Newsletter 192: Nov 6, 2017

The Center for Decision Sciences at Columbia Business School
Welcome to the Center for Decision Sciences' Weekly Newsletter. Below you can find a list of events of interest.

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Seminars of Interest at Columbia

Tuesday November 7th

12:30pm to 1:45pm - Uris 307
Columbia Macro Lunch Group - Stephanie Schmitt-Grohe
Title Not Available

Wednesday November 8th

4:10pm to 5:30pm - Schermerhorn Hall 614
Psychology Department Colloquium - Steve Sloman
Title Not available

4:15pm to 5:45pm - IAB 1101
Applied Microeconomics -  Jon Kolstad
Title Not Available

Thursday November 9th

6:00pm to 7:30pm - Uris 326 
Cognition and Decision Seminar Series - Dr. Rava Azeredo da Silveira (École Normale Supérieure and Princeton University)
Various approaches to online inference — human behavior and theoretical models

Seminars of Interest at NYU

Tuesday November 7th

12:30pm to 2:00pm - NYU Psychology Room 551
Social Psychology Brown Bags - Emile Bruneu (University of Pennsylvania)
Title TBA

2:40pm to 4:00pm - 19 West 4th Street, Room 517
Neuroeconomics Colloquium - Anne Collins (UC Berkeley)
Working memory influences reinforcement learning computations in brain and behavior

Thursday November 9th

4:00pm to 5:30pm - Furman Hall, Room 326
Behavioral Economics and Public Policy Workshop - Jesse Shapiro (Brown University)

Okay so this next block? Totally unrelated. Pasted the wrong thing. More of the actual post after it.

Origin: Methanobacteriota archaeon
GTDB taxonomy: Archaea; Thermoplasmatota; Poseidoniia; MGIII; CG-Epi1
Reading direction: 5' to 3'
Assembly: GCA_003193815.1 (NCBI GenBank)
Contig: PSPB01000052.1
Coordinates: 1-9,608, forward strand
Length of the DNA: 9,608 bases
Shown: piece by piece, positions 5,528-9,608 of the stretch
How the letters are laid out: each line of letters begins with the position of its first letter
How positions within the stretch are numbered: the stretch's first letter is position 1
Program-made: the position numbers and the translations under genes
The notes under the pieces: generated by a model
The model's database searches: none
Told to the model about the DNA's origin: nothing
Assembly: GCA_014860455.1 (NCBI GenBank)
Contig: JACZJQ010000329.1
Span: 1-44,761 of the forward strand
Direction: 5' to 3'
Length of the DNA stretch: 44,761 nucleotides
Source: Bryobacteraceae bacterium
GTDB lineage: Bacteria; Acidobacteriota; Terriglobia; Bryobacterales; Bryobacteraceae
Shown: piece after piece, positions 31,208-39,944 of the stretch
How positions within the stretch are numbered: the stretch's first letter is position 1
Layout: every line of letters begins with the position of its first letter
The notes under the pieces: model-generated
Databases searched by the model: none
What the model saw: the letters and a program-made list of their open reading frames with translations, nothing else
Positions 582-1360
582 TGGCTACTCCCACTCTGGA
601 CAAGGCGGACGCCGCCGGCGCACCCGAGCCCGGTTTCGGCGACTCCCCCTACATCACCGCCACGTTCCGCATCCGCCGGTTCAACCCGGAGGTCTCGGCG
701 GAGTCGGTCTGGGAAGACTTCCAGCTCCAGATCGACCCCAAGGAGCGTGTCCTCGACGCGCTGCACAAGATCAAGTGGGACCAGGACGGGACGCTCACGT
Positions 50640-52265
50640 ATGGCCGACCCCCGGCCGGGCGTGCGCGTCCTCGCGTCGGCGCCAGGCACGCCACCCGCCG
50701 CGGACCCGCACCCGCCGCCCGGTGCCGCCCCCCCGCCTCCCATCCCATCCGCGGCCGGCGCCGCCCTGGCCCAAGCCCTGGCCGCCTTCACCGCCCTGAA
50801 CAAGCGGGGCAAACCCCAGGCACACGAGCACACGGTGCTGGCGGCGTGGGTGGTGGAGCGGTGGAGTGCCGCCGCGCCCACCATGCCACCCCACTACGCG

How Are SNAP Benefits Spent? Evidence from a Retail Panel."

4:00pm to 5:00pm - NYU Psychology Room 551
Social Neuroscience Colloquia - Lisa Feldman Barrett (Northeastern University)
Title TBA

Article of the Week

Making Employees Compete for Rewards Can Motivate Them—or It Can Backfire
Recent research by Dylan Minor (Northwestern), Pablo Hernandez-Lagos (NYU-Abu Dhabi), and Dana Sisak (Erasmus University Rotterdam) suggests that relative incentive schemes may not be an effective motivational tactic in workplaces comprised of more caring and fewer selfish people. The series of experiments also shows that groups comprised of selfish people will likely benefit from the implementation of relative incentives. After testing for participants' altruism levels, the researchers placed the participants into a series of 29 different groups and tested whether the more benevolent participants would be willing to withhold effort so that their teammates would have a chance at a bigger payoff. The experimenters confirmed that benevolent participants would hold back for the benefit of their teammates, while selfish participants were more likely to try to get a larger reward for themselves.

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